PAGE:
Conflict between Passover, FCAT frustrates Jewish families
Published: Friday, March 7, 2014 at 5:51 p.m.
Last Modified: Friday, March 7, 2014 at 5:51 p.m.
Five weeks remain until the start of Passover, the Jewish faith's week-long commemoration of the Israelites' emancipation from slavery. It is celebrated with family parties that begin after sundown and last long into the night.
This year, that week coincides with FCAT testing, and observant families will be forced to make a choice: change the way they celebrate an important tradition or risk poor scores on a high-stakes, mandatory test.
"I'm not going to change a tradition that's thousands of years old that has really deep meaning for us for (my daughter) to take a test," said Marci Monchek, a local mother who plans to keep her daughter out of her public elementary school for at least the first two days of Passover, per tradition. "That's not an option for us."
She's not the only one.
Depending on a family's level of observance, Jewish students will potentially miss four days of school during Passover — the first two days and the last two, said Virginia Brissette, executive director of the Jewish Council of North Central Florida.
If they don't stay home, students will be walking into the test tired from Seder, the family celebration that takes place after the sun goes down during Passover, she said.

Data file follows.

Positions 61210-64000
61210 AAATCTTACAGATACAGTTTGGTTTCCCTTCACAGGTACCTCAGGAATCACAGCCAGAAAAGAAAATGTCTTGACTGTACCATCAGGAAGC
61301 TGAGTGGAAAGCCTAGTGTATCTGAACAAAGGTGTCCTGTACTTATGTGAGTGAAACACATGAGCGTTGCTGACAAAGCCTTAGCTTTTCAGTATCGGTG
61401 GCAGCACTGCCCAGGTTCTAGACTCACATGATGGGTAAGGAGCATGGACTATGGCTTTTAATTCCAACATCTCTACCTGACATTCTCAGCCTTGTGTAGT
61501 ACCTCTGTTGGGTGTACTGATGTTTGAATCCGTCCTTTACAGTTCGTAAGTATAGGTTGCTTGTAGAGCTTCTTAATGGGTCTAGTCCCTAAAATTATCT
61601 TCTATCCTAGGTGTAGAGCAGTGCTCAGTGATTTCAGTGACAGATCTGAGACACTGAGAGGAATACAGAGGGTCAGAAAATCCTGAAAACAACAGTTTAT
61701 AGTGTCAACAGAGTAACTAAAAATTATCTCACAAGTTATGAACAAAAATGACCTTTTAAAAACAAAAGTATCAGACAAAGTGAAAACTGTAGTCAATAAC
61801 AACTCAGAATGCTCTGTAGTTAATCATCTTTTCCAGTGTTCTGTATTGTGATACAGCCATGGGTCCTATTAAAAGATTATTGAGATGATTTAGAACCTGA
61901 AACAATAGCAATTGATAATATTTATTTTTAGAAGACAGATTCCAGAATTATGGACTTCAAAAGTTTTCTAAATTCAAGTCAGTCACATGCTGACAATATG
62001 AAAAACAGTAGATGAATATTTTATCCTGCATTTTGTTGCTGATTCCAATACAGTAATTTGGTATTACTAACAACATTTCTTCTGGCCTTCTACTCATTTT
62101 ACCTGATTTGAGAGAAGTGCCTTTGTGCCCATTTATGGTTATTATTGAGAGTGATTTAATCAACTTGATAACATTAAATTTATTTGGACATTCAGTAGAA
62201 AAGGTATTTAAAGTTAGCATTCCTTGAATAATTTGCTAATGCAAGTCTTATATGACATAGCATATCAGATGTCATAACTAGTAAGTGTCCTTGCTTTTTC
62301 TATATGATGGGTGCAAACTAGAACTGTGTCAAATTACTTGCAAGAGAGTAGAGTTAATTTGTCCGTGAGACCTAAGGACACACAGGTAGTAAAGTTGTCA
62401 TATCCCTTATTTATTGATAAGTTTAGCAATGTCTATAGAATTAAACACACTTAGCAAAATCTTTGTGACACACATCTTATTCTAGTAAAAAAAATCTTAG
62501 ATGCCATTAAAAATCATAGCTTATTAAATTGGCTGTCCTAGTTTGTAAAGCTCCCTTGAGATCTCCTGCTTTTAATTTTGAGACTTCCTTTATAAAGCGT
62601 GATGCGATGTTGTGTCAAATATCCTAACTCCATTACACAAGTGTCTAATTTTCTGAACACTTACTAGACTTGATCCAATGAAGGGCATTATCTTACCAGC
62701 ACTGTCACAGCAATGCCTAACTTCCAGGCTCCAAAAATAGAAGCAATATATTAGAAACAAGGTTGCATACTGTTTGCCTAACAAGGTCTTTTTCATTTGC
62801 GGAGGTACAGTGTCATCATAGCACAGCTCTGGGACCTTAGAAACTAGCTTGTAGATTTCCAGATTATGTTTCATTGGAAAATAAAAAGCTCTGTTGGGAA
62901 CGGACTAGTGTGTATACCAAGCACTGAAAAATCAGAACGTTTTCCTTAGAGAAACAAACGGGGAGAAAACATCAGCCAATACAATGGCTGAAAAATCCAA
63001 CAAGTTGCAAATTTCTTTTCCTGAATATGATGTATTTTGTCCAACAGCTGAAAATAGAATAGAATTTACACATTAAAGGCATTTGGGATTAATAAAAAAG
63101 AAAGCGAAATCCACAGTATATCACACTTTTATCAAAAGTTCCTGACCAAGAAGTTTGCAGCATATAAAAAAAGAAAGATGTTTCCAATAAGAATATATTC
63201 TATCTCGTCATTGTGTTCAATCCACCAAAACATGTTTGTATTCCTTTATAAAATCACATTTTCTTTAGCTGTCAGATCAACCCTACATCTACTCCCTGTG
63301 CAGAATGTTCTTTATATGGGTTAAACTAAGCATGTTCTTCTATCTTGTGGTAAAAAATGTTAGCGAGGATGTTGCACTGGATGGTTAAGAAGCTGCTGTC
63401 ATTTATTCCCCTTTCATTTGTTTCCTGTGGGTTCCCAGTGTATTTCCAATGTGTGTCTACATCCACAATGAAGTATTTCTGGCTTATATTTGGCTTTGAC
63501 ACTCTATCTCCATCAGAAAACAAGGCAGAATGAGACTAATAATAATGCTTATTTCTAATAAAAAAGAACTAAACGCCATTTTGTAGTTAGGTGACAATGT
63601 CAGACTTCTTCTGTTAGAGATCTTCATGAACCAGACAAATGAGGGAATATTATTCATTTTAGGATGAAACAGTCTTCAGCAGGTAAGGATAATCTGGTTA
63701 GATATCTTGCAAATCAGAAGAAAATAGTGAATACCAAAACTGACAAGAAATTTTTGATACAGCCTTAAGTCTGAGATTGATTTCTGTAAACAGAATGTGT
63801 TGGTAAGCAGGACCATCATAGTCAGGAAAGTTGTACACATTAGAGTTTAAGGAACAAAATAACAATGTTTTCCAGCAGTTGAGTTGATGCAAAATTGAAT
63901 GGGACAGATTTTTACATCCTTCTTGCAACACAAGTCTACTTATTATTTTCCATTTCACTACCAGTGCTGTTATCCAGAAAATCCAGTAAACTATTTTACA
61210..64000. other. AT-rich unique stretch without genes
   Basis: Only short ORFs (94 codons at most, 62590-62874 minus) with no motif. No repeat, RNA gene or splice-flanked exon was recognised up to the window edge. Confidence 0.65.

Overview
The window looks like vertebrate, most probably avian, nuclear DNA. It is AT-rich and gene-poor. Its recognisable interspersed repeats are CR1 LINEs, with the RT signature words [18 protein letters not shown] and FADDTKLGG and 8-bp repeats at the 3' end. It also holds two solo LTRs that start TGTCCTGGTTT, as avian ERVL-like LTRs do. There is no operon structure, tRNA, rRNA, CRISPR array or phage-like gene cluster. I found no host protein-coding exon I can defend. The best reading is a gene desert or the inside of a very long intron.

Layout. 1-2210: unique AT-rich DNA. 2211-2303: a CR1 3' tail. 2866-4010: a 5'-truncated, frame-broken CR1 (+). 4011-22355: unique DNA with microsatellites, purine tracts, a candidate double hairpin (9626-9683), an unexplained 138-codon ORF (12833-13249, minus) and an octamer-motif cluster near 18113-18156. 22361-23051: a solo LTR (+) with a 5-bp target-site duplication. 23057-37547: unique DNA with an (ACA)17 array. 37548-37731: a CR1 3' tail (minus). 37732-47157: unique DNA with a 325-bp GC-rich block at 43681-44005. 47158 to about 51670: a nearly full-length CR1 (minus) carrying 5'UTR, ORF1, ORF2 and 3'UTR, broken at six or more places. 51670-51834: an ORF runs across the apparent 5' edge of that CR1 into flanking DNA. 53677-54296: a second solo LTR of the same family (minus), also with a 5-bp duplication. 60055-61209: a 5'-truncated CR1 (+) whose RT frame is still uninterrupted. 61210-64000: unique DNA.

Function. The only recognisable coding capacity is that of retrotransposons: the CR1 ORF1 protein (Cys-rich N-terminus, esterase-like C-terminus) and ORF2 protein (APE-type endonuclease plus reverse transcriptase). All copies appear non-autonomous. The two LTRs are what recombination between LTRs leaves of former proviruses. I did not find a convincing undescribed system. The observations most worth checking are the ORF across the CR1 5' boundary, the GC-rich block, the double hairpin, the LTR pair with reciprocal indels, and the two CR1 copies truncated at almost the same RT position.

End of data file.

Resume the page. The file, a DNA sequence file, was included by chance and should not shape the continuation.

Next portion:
Very conservative families may keep their children out of school for the entire week.
"It's a big holiday," Brissette said. "It's important. People travel to be with family. In many communities, they take the entire week off and they spend it with family."
FCAT testing and Passover have overlapped in the past, but this year the state Department of Education's testing window and the holiday begin on the same day, April 14.
The state gives school districts narrow flexibility with testing dates — districts may begin testing after April 14, but not before — but Alachua County Public Schools assistant superintendent Karen Clarke said they're not given enough flexibility to avoid Passover completely.
Per DOE guidelines, Florida school districts have eight school days from the start date to administer each test, including make-up days for students who miss tests. Every school in the district must adhere to the same daily testing schedule, including if the district suspends testing to accommodate, for example, a religious holiday.
In the days of paper-and-pencil testing, this might not have been an issue, Clarke said.
Now that some of the tests are administered on a computer, schools can't have an entire grade level sit for a test at the same time. Rather, it might take a whole school day just to get all the fifth-graders through the computer labs for their reading test, and each student takes multiple subject tests.
"Even within the window, we pull it very close getting our students tested within that (computer) lab time," Clarke said.
Historically, FCAT testing has started slightly later, and 2014 testing was originally scheduled to begin April 22 in order to miss Passover as well as Good Friday, which falls on April 18 this year.